The city of Nakhon Si Thammarat lies some 780km south of Bangkok, close to the Gulf of Thailand. In former times Nakhon Si Thammarat was a coastal city with an important port, but due to silt sedimentation the coastline moved until today for 26km east. The shape of the city, which expands much in a north-south direction, has it's origin in the fact that it was placed on a flood-save dune. The city with some 110,000 people living here is a province capital of the province of the same name.
Nakhon's City Center
A main road in Nakhon Si Thammarat's city center. Image by Asienreisender, 2005
The name of the place is a Thai derivation of the Pali/Sanskrit name 'Nagara Sri Dhammaraja' (City of the Sacred Dharma King).
Nakhon Si Thammarat's economy is based on agriculture, particularly orchards in the surrounding landscapes, and mining in Khao Luang (Mountain) Massive. Since the place is since long also a religious center, goldsmiths and other artisans create a certain kind of jewelry, typical for Nakhon Si Thammarat. Nakhon is not a touristic place.
There is a connection to the Phetkasem Road, which is the main north-south highway in south Thailand. Nakhon Si Thammarat also has a railway connection to the main railway line which connects Bangkok with Singapore. Outside of the city is also an airport.
The City Shrine
Practically any city in Thailand has a city shrine. Inside the shrine is the city pillar (lak mueang) placed. It's the seat of the city spirits who are supposed to protect the place. City shrines and pillars are a place of worshop. Image by Asienreisender, 2005
While the city lies on a coastal plain, west of it the landscapes are rising up to mountains and a high plateau, coined by tropical rainforest with waterfalls. The highest peak of south Thailand is Khao Luang (1835m).
The province of Nakhon Si Thammarat has about 1.5 million inhabitants, of who 93.1% are buddhists and 6.2% muslims.
Interestingly, the seal of the Province of Nakhon Si Thammarat shows in it's center the chedi of Wat Phra Mahathat Voramahaviharn, one of the most important historical centers on the Malay Peninsula. The chedi is surrounded by twelve signs of the Chinese zodiac, representing the places who were tributary to the kingdom in it's past. Among them are Songkhla (rooster?) Trang (horse), Phattalung (snake), Chumpon (goat), Kraburi (pig) Pattani (ox), Kedah (dragon) and Kelantan (tiger).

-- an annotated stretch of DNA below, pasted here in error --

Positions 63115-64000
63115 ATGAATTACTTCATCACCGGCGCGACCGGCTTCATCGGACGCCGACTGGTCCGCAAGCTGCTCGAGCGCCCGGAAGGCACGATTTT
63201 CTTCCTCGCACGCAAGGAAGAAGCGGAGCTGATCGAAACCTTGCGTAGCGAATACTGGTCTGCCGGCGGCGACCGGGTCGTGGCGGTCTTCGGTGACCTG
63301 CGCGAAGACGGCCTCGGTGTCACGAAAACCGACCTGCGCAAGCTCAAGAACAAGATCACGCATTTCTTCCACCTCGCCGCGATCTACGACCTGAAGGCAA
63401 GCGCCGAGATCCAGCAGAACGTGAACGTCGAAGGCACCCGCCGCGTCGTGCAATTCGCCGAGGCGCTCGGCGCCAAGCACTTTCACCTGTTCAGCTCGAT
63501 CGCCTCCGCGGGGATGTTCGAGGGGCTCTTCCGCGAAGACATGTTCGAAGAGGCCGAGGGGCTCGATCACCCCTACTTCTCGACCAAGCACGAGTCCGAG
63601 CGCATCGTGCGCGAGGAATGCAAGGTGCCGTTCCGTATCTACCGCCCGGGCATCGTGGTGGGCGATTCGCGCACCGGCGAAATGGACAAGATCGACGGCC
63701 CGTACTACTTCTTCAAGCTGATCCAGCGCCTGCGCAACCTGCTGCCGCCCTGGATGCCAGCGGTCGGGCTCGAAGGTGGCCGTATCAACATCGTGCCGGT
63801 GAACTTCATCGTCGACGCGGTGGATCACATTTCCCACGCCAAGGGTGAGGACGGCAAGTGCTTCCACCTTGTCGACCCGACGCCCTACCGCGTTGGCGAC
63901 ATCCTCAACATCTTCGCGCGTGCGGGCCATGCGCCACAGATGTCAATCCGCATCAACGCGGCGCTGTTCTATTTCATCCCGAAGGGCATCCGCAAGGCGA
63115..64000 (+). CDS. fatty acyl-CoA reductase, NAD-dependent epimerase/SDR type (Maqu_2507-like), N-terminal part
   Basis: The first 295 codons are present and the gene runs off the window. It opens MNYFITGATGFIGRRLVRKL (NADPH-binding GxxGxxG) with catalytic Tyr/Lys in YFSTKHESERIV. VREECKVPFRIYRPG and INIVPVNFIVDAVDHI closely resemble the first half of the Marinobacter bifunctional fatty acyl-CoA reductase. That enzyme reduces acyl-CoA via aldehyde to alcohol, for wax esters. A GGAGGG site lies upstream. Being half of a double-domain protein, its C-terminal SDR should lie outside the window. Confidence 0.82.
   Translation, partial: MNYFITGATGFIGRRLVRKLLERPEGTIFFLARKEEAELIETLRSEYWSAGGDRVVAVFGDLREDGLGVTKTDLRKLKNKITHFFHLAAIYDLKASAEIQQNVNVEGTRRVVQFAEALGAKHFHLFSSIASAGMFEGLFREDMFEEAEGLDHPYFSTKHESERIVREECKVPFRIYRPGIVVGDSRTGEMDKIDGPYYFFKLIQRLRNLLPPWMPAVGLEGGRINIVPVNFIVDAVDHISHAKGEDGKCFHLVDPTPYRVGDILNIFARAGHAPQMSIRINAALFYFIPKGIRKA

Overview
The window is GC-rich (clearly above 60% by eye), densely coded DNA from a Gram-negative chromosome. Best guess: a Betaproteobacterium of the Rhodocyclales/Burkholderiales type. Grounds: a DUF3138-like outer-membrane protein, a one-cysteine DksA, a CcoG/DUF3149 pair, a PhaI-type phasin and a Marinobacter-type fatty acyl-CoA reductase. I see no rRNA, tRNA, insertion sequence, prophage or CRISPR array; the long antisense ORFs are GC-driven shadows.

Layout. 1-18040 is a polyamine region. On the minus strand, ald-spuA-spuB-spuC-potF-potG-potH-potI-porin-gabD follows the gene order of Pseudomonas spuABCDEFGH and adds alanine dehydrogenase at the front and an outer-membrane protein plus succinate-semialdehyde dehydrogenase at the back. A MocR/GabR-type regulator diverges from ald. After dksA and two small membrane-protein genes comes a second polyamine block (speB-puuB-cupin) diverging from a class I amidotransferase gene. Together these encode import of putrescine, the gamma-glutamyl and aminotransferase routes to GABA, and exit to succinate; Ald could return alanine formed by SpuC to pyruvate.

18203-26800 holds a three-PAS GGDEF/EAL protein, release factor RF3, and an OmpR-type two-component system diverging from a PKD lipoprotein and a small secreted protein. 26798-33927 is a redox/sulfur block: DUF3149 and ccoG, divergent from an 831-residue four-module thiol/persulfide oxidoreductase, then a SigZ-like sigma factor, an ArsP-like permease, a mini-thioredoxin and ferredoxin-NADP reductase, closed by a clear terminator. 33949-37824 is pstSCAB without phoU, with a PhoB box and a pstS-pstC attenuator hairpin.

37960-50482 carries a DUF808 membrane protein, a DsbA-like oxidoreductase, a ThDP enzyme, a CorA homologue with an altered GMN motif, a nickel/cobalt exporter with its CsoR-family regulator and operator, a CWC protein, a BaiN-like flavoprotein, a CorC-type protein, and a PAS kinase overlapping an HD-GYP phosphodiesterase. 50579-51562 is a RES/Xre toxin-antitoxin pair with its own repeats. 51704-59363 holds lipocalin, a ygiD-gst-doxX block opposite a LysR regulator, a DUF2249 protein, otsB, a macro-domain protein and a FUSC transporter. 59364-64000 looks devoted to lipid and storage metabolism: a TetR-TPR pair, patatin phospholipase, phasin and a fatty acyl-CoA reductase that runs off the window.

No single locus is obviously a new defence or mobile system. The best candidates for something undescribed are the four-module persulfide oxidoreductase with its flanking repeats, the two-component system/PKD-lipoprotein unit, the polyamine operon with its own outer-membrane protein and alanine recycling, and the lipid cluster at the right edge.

Thailand is very rich in food and small stalls who sell stuff. Particularly from the early evening on a lot of street vendors open their small businesses. Most of them concentrate on the famous night markets. Images and photocomposition by Asienreisender, 2005, 2015
A northern part of the former city wall with the old north gate (Prathu Chai Nua or Prathu Chai Sak) is well restored. The wall is mentioned in the city chronicles from 1278 CE already. There were two restorations done; one in the 14th century under the rule of king Ramesuan (Phitsanulok) and the second in 1686 in the reign of king Narai of Ayutthaya (with his well preserved residence palace in Lopburi). French engineers were involved in this second renovation. In the past the city wall enclosed a space of 1km2. Since the state of the city wall nowadays is pretty good, there has been more restoration work in recent time.
A clear traditional link to Indonesia is the old custom of shadow puppet plays. Image by Asienreisender, 2005
As a place of historical significance Nakhon Si Thammarat has a national museum with a remarkable collection of artefacts. A Vishnu sculpture dates as far back as to the 5th century.
The main temple Wat Phra Mahathat with the large stupa Chedi Phra Baromathat is a symbol of the city and province. It was built in the founding time of the city and is one of the oldest temples in whole Thailand. Besides it's a royal Thai temple of the first class. It's said there is an original relict of Buddha conserved in the temple - it's one of his theeth. The chedi is impressing 74m tall, surrounded by 173 smaller chedis. It's dating back either to the 5th or the 8th century and represented Srivijaya architecture. Expanded and enlarged in the 13th century in the then Sri Lanka style, it got it's appearance as it still looks nowadays.